Unfortunately he is not the only one that has suffered a change, Barbossa is almost unrecognisable, he is no longer Captain of the Pearl, but now a Privateer working for the King of England – this was a man who was consumed by the Aztec gold, cursed and undead, whose desires would never be quenched – he too has been through death and life only to come out the other side and now he seems to have lost all of his vigour, his cunning and his fear. Although it is revealed he is, in fact, out for revenge and this does go some way to restoring his character, something is indelibly lost.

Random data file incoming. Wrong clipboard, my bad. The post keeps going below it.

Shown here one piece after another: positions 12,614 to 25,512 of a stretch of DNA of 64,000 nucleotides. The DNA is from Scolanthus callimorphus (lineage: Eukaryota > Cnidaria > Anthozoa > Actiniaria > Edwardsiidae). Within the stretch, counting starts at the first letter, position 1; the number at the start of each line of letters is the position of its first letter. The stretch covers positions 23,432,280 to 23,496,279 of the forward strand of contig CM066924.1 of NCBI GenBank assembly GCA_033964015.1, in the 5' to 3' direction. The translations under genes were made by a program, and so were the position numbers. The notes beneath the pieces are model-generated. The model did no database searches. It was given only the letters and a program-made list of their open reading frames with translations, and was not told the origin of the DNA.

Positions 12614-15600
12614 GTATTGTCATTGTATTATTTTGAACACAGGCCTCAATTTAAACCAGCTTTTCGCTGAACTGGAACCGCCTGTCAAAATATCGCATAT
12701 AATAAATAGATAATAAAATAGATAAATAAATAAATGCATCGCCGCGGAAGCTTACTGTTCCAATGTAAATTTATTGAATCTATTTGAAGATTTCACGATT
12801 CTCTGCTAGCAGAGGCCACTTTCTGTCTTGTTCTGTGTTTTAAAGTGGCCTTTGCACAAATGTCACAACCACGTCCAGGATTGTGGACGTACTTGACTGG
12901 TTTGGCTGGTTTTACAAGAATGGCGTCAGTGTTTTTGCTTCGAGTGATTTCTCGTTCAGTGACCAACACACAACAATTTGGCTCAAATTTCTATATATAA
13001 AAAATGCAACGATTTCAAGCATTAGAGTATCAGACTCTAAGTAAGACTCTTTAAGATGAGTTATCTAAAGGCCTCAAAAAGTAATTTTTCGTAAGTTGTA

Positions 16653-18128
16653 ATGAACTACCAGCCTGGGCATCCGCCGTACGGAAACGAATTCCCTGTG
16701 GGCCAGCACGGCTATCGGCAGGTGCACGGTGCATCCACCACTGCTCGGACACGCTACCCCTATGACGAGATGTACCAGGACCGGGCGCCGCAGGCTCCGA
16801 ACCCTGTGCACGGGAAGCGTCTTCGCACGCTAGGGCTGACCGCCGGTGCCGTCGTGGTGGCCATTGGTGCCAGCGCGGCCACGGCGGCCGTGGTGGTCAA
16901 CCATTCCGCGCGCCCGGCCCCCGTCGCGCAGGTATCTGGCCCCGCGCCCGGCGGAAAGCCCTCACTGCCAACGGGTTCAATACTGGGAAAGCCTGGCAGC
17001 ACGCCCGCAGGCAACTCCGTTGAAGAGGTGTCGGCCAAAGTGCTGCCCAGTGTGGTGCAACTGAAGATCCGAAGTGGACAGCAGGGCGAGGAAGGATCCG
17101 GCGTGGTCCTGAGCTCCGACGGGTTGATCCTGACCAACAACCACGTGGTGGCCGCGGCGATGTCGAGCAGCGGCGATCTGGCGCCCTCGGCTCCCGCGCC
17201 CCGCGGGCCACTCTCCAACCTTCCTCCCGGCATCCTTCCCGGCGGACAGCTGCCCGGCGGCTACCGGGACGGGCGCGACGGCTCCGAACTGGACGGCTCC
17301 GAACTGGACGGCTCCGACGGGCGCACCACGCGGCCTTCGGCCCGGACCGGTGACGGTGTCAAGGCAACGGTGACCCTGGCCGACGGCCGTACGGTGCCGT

On the plus side there are two new faces replacing those of Bloom and Knightley, namely Penélope Cruz and Ian McShane playing Angelica Teach and Blackbeard respectively. Cruz plays her part with the Spanish fire that she is famous for, she smoulders across the screen, setting it alight with her swagger. In this regard she blows Knightley out of the water, but when it comes to her chemistry with Depp, the fire is dampened considerably – considering these two characters are supposed to have had a steamy past and may have given Sparrow ‘ stirrings’ when the two are on screen together, you simply don’t feel it. Consider the two scenes, Knightley and Depp marooned and Cruz and Depp on a similar island – the former had tangible, if misguided, chemistry, the latter had nothing, even when Cruz ‘turned it on’. Whilst this is a huge drawback to their relationship, Cruz, herself, is actually pretty good in what little is demanded of her in the role. On far more menacing form is McShane as the main villain of the piece Blackbeard. Ever since Deadwood, McShane, who is actually one of the sweetest actors working, seems to relish taking the villainous part; and better yet is now looks the part too! Blackbeard, in this interpretation, is the most feared pirate in the sea, he rules his ship with supernatural power and used voodoo to enchant (zombify) his officers to complete subservience and used dolls to hold sway over others. His first appearance on deck during the mutiny shows what power he wields, and not just in the size of his beard, which would give Gimli a run for his money, seems his sword can control every facet of the ship, from its speed on the water to the rigging itself – I wonder why he need the sailors then ...? Over and above this he is presented as utterly ruthless, his punishment dealt out to instil the fear required to keep command after the mutiny is perhaps the harshest ever seen in the franchise, add to that the use of his own daughter as a bargaining chip and the slaying of anyone that gets in his way, this, clearly, is the darkest character ever presented in any of the films. As such, I’m not sure he needed that ‘super natural’ element at all. I know the franchise has always held such ideals close, indeed it revolves around it in most cases, in this film it seems forced, tacked in, like an afterthought, as if someone realised that ‘Pirates’ needed to have something otherworldly over and above mermaids and the Fountain of Youth. And it does nothing to add to the character of Blackbeard, when, at the end, he is just the controller of the power, not the root.